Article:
This is a must read for anyone interested in Science / Academia: How to Level the Playing Field for Women in Science – Advice – The Chronicle of Higher Education. By Mary Ann Mason, who is a professor at UC Berkeley and has extensive experience on studying issues relating to women in science and academia. She details in this article four key things that can be done to reduce the “baby penalty”:
- Better (and more) child-care options
- Effective dual-career policies
- Childbirth accommodations
- Compliance with Title IX
Definitely worth reading. And worth checking out some of the web material from her including
(Thanks to Madhu Katti – who posted this to Facebook)
There is a really interesting article at Slate.Com from Mary Ann Mason, the author of “Do Babies Matter” which I have written about here before. The post is titled “In the Ivory Tower, Men Only“. The post tells some of the background behind the book and discusses issues about graduate school, post doctoral positions, applying for faculty jobs and more. The article also has some very good guidance for universities that would like to level the playing field:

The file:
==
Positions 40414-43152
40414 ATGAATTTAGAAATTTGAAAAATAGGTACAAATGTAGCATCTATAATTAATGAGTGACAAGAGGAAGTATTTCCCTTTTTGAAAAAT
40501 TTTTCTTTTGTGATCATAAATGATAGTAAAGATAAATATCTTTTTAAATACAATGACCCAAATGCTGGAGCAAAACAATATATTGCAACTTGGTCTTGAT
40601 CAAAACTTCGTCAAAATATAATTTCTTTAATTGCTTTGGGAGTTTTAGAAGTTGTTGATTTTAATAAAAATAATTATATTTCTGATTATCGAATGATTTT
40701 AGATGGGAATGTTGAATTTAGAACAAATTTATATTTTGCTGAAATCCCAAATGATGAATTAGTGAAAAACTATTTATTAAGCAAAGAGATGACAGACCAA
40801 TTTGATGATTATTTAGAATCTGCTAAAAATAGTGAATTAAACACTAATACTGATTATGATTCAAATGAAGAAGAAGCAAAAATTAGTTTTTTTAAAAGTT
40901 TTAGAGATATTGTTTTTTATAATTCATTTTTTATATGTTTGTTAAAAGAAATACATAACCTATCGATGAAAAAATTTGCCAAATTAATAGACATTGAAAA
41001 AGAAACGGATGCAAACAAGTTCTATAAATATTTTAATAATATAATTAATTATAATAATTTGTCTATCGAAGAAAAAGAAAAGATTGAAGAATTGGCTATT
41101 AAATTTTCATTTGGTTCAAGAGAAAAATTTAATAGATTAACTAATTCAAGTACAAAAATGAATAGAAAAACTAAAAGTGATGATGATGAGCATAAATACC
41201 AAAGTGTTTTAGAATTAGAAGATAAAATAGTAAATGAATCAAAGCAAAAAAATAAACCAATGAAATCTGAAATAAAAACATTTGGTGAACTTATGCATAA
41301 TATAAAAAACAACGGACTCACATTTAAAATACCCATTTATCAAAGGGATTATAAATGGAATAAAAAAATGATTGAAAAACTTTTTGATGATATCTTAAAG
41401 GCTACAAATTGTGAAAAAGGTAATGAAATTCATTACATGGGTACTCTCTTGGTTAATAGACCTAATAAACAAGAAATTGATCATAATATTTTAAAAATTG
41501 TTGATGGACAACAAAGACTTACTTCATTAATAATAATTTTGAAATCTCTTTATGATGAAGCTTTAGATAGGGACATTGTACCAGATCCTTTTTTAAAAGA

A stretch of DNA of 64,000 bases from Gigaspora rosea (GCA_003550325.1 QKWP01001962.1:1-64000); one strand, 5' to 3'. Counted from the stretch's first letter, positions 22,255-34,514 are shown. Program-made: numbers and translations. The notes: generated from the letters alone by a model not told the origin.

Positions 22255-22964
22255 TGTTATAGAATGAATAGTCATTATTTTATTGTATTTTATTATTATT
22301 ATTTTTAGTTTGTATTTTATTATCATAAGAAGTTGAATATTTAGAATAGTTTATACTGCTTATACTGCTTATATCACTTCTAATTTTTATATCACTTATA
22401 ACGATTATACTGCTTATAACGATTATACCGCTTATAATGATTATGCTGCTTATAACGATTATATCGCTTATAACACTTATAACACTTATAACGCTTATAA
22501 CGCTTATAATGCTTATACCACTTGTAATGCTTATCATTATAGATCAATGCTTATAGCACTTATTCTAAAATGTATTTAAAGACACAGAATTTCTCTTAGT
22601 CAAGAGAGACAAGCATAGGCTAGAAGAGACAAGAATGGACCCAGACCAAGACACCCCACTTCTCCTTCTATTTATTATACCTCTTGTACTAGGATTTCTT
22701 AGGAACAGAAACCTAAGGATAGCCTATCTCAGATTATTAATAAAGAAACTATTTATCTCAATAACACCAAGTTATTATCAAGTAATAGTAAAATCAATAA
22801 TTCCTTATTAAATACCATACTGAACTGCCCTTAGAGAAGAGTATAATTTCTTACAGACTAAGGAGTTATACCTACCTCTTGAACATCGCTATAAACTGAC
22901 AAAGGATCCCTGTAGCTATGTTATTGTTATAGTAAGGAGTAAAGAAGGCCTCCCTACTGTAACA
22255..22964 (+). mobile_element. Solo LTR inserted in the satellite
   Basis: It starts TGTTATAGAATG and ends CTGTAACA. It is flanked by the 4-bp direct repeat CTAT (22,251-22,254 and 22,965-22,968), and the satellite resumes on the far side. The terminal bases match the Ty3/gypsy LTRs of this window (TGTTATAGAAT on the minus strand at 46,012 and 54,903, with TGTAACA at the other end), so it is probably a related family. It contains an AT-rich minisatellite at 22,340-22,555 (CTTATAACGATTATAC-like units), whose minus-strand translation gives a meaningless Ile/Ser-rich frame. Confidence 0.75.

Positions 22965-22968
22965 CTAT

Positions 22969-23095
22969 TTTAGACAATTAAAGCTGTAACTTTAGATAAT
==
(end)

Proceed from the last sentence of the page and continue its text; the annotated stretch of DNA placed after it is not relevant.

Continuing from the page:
We all know what structural changes would help to level the playing field in all of these careers and they are quite similar: paid family leave for both mothers and fathers, especially for childbirth, a flexible workplace, a flexible career track, a re-entry policy, pay equity reviews, child care assistance, dual career assistance. Those universities and corporations who have actively created these policies have found an advantage in recruitment and retention. For instance, at Berkeley, after enacting several new policies to benefit parents, including paid teaching leaves for fathers, job satisfaction scored much higher among parents, and more babies are being born to assistant professors.
Some good guidance for some of the activities at UC Davis as part of the ADVANCE program in which I am involved. And she ends by recommending
It is time for women to “lean in” and demand family policies that will at least give them a fighting chance to have both a successful career and babies.
I agree. But it is also time for men to do the same. The more that men also support and demand such policies the quicker things will change.